At the AAS meeting, the discovery team announced that all three planets orbiting KOI-961 whip around the star in less than two days. The outermost body is the tiniest, with a diameter half that of Earth, or about the same as Mars, and a temperature of about 400 degrees Celsius. The inner two planets are larger, with diameters about three-fourths that of Earth. But that is still smaller than Venus. Because the planets are all small and close to their star, much of the atmosphere they may once have had would have evaporated, leaving behind bare rock, Marcy says.
Marcy calculates that Kepler could find planets around dwarf stars that are even smaller — with a diameter only 20% that of Earth, smaller than our Moon.
Finding a multitude of rocky, Mars-sized exoplanets may help shed light on a long-standing problem in understanding the formation of the inner Solar System, comments Dimitar Sasselov, an astronomer at the Harvard-Smithsonian Center for Astrophysics in Cambridge, Massachusetts, who was not part of the study. Scientists have no clear explanation for why Mars, which lies outside the orbits of Venus and Earth, is so much smaller than its siblings.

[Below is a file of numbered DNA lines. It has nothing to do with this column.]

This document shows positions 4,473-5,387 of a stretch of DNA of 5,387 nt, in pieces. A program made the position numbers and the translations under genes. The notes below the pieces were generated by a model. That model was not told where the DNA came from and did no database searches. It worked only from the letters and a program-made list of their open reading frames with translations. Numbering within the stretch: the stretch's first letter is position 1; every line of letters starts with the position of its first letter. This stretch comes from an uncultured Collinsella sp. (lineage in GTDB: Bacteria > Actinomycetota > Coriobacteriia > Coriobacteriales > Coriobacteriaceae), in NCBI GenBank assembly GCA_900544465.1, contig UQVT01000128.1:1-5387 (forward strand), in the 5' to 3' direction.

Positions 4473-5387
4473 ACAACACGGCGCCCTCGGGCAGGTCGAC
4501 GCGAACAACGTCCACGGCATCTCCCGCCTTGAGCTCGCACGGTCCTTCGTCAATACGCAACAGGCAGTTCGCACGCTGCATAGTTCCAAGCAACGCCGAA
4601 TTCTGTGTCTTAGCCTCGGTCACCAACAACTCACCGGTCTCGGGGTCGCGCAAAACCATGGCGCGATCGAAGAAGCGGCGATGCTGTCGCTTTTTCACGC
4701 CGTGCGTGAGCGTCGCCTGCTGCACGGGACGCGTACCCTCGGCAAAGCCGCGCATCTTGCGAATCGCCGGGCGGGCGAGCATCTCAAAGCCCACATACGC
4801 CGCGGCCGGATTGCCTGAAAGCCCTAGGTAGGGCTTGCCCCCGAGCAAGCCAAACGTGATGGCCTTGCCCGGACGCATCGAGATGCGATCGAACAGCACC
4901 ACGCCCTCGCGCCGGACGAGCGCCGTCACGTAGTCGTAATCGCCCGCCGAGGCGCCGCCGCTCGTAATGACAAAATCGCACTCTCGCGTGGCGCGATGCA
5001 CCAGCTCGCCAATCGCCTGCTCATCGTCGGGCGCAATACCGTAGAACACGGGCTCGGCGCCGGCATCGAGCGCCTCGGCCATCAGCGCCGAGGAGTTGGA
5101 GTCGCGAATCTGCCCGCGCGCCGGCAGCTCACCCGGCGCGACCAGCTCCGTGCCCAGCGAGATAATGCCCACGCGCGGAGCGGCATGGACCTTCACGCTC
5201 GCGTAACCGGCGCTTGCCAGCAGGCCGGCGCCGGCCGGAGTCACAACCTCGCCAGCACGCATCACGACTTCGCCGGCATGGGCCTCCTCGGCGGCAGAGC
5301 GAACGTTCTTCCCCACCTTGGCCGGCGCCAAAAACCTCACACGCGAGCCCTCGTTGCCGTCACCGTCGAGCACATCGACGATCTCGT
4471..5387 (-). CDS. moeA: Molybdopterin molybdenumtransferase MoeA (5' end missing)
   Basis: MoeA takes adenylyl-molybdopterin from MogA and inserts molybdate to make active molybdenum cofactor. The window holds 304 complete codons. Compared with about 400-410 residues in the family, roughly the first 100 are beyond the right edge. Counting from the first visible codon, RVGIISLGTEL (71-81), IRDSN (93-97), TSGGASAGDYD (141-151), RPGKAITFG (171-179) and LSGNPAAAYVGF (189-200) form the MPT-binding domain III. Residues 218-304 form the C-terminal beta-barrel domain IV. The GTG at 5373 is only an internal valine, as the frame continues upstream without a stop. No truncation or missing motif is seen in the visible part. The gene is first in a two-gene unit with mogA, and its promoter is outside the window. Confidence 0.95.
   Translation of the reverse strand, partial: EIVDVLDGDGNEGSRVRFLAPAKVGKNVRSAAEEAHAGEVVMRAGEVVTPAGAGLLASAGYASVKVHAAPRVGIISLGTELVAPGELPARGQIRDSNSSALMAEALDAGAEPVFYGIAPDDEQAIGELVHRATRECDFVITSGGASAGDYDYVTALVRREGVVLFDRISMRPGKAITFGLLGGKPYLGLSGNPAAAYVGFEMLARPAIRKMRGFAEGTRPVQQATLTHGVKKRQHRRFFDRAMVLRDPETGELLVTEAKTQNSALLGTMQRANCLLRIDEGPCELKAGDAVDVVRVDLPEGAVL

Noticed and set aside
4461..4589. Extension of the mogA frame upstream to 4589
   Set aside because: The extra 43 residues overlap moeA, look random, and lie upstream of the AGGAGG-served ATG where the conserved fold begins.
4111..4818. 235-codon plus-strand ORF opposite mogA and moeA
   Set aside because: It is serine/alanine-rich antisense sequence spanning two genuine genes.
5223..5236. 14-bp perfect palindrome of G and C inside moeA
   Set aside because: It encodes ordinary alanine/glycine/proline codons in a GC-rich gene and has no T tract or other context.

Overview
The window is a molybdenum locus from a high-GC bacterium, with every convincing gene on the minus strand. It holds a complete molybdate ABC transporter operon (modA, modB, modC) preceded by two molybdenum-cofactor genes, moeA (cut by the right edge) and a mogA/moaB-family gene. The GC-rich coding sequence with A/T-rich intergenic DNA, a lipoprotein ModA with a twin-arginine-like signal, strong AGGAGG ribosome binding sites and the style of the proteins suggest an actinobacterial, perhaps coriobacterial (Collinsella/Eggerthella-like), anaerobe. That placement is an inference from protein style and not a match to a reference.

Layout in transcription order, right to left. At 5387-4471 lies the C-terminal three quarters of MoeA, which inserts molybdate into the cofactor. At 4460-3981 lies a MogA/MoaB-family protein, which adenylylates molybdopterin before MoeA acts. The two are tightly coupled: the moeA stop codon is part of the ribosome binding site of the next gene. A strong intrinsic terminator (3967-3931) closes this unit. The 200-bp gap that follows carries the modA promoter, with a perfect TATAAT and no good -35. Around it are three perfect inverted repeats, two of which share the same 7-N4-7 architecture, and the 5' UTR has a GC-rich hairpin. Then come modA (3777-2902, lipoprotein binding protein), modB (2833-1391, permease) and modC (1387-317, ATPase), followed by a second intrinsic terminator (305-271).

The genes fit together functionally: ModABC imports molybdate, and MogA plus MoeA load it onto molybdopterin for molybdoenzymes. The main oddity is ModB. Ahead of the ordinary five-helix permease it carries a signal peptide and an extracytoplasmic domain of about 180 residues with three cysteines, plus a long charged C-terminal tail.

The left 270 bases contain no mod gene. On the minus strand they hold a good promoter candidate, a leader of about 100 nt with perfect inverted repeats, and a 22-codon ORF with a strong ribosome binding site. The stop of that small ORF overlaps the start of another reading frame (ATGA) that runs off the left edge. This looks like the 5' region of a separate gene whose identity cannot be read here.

The diminutive planetary trio is just the latest in a flurry of discoveries by Kepler. In December, researchers reported that the orbiting telescope had found the first known Earth-sized planets beyond the Solar System, although these bodies were also too hot for water to exist on its surface. Scientists also reported last month that the craft had found its first exoplanet in the habitable zone — although in that case, the orb is much bigger than Earth.
The new findings demonstrate that “Kepler is surely robust at finding truly Earth-sized planets,” says Marcy. The next goal, he notes, is the mission’s reason for being: “to find an Earth-sized planet that is lukewarm, where water would be in liquid form to host biology.”
This article is reproduced with permission from the magazine Nature. The article was first published on January 11, 2012.